CONGRESS and the White House are having second thoughts about changing the way the government figures cost-of-living increases. Many programs are indexed to the Consumer Price Index (CPI), but most experts think that the CPI overstates the real rise in the cost of living.
By revising the way it indexes payments, the government could produce a quick budget fix. It would nip a few dollars out of almost everyone's pocket but ease the pressure on Medicare and other popular programs.
A couple of months ago, you heard a lot of brave talk about forming a bipartisan commission to figure out how to proceed. But the moment appears to have passed. No one dares take a step that might cost a voter even $1 more.
Most of us are indexed to the CPI in one way or another. If the reported CPI is too high, we're getting a bit of money we shouldn't.
Indexing is supposed to keep us even -- not give us a raise.
The CPI is computed by the Bureau of Labor Statistics (BLS) and is as much an art as a science. The BLS has been steadily improving its data; the CPI is probably closer to the cost of living than it was 10 years ago.
But incremental change comes slowly.
Reformers want Congress to reduce all indexed payments by a specified percentage.
The most recent report on the CPI, headed by economist Michael Boskin of the Hoover Institution at Stanford University, estimates that it overstates the average cost of living by 1.1 percentage points a year (with a range of 0.8 percent to 1.6 percent).
An earlier study by the Congressional Budget Office put the overstatement at 0.2 to 0.8 percentage points.
If Congress cut, say, 0.5 percentage points from the cost-of-living adjustment, here's what would happen:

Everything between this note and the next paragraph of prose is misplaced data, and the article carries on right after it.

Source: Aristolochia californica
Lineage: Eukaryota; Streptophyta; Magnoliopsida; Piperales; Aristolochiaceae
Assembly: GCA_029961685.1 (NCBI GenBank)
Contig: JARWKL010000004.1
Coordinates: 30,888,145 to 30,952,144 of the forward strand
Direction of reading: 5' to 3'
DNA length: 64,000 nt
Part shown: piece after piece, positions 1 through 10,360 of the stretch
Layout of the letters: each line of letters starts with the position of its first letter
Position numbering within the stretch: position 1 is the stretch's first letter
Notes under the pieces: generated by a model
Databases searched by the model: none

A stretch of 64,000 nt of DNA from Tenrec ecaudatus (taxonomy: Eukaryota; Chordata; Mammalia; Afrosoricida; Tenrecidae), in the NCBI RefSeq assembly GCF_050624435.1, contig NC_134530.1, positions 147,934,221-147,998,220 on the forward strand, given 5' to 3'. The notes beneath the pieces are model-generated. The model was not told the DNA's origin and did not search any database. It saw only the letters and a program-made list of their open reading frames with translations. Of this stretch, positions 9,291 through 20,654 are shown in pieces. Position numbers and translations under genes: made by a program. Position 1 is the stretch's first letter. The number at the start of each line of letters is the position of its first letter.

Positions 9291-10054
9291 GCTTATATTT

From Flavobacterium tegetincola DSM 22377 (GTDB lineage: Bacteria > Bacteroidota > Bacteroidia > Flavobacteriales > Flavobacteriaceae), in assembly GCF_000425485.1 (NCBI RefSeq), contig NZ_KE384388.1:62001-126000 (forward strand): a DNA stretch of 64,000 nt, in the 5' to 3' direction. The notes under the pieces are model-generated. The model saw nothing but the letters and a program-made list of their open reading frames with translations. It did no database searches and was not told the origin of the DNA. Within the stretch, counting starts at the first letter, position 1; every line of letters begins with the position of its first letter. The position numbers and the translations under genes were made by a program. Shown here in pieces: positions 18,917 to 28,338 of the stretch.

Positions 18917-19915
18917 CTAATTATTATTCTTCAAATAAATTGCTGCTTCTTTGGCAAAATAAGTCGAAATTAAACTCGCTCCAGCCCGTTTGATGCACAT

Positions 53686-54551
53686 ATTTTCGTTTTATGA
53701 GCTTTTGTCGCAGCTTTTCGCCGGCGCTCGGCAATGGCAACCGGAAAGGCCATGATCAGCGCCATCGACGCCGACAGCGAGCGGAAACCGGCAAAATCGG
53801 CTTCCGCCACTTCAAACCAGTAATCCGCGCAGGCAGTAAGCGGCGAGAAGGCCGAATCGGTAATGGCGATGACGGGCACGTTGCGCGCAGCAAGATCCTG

Social Security payments would be a little bit lower. If your monthly benefit came to $745 last year, your check is projected to rise this year to $768. A reduction of 0.5 percent would leave you with $765 -- a loss of $3 a month, $36 for the year.
Other federal payments would similarly be shaved: federal and military pensions, indexed veterans benefits and Supplemental Security Income.
The official poverty line would rise a tad more slowly, as would certain poverty programs. For example, the amount of food stamps an eligible person gets is linked to the level of the CPI.
Income-tax payments would rise a speck. Personal exemptions, income-tax brackets, the standard deduction and the earned income credit are all indexed to inflation. If they go up more slowly, a little bit more of your income would be subject to tax.
Nothing might change for the 1.2 million workers whose wage contracts carry cost-of-living clauses. If the CPI itself didn't change, private contracts linked to it wouldn't change, either. A vote in Congress would affect only federal payments.
All the federal changes would be small. But taken together (and assuming no compensating rise in federal spending), they could trim the deficit by $14 billion in 2000 and $51 billion in 2005, according to the Congressional Budget Office.
Why suggest a cut of 0.5 percent rather than 1.1 percent, as the Boskin report would imply? Because although most economists (not all) think the CPI is overstated, they disagree as to how much.
That's because part of the CPI amounts to a value judgment. For example, if prices go up because an item's quality improves, the BLS doesn't count that as an increase. But people can differ over what's a quality improvement.
Charles Lieberman, chief economist of Chase Securities in New York City, jokes that when an airline stops serving meals and passes out bags of pretzels instead, that's a quality improvement.
His joke isn't far from the real-life decisions the BLS has to make.
Take air bags. When they were added to cars, their cost wasn't counted because you got something for your money. You and I, however, would say that air bags put car prices up.
Most increases in health-insurance premiums also aren't picked up as price increases, Dean Baker of the Economic Policy Institute in Washington told my associate, Kate O'Brien Ahlers.
Baker thinks that the CPI may be understated, especially for older people.
With such broad disagreement, cutting cost-of-living adjustments is obviously a judgment call. But it strikes me as wiser to take a few bucks from each of us rather than balance the budget by slashing valuable programs that the public wants.
Pub Date: 4/21/97